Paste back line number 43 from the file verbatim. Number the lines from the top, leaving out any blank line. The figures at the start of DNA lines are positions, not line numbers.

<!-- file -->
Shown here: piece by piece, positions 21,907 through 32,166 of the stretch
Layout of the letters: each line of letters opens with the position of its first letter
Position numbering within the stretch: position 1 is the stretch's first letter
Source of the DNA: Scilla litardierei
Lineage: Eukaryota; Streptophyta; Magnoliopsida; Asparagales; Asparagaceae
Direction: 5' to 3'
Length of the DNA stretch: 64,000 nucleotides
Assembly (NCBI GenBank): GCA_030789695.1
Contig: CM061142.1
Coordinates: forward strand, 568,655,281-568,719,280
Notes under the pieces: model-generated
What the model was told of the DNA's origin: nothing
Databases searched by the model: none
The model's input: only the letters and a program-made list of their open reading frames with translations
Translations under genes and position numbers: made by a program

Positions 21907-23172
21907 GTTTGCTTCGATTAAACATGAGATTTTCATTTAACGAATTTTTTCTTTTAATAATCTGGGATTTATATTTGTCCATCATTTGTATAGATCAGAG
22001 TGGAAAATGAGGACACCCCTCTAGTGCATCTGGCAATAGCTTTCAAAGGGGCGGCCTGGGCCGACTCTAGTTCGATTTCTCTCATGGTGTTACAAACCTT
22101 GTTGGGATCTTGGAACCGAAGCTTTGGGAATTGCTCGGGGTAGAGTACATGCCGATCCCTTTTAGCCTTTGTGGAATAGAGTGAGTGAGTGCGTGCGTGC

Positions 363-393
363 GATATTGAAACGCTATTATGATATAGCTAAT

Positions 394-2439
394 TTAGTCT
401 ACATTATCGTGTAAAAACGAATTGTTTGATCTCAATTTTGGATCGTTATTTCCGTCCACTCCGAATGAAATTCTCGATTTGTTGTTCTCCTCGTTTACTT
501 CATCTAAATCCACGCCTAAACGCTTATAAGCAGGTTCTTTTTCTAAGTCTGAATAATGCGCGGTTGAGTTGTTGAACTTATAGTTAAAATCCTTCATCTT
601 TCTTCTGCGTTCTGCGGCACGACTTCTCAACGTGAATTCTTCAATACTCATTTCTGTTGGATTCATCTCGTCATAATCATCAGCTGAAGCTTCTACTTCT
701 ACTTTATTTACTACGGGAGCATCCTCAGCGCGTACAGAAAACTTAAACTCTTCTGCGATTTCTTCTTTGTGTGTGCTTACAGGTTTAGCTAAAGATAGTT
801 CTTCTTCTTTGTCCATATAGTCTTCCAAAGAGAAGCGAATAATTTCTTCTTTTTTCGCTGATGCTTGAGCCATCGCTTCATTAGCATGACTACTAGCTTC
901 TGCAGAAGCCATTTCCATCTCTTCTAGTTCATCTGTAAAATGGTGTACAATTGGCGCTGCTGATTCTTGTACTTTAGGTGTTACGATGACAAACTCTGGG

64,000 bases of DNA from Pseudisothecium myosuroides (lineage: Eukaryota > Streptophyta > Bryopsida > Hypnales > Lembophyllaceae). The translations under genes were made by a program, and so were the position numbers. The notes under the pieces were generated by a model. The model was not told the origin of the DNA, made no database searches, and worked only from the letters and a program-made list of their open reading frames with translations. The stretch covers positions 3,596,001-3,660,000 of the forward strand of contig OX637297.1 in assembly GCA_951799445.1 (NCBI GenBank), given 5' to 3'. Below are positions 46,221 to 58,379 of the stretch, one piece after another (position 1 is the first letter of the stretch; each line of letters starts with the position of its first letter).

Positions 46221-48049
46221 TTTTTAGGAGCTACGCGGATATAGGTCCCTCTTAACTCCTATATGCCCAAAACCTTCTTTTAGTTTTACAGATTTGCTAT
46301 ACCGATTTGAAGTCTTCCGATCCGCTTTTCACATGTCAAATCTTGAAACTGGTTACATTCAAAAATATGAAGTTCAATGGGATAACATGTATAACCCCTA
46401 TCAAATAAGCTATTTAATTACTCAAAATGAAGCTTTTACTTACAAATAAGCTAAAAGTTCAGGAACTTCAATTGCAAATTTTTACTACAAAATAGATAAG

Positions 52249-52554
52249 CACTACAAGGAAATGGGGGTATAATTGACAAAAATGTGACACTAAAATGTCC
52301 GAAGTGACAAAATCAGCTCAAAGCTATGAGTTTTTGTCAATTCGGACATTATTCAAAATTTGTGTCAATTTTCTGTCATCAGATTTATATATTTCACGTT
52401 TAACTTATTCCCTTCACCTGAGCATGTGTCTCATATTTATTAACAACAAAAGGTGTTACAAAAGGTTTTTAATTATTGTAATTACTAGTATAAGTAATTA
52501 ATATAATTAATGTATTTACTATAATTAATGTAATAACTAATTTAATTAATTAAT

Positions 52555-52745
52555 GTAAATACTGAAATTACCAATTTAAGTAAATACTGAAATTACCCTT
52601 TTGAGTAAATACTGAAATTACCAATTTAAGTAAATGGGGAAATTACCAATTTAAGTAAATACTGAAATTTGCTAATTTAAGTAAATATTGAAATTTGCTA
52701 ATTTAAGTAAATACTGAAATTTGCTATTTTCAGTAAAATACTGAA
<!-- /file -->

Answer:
52701 ATTTAAGTAAATACTGAAATTTGCTATTTTCAGTAAAATACTGAA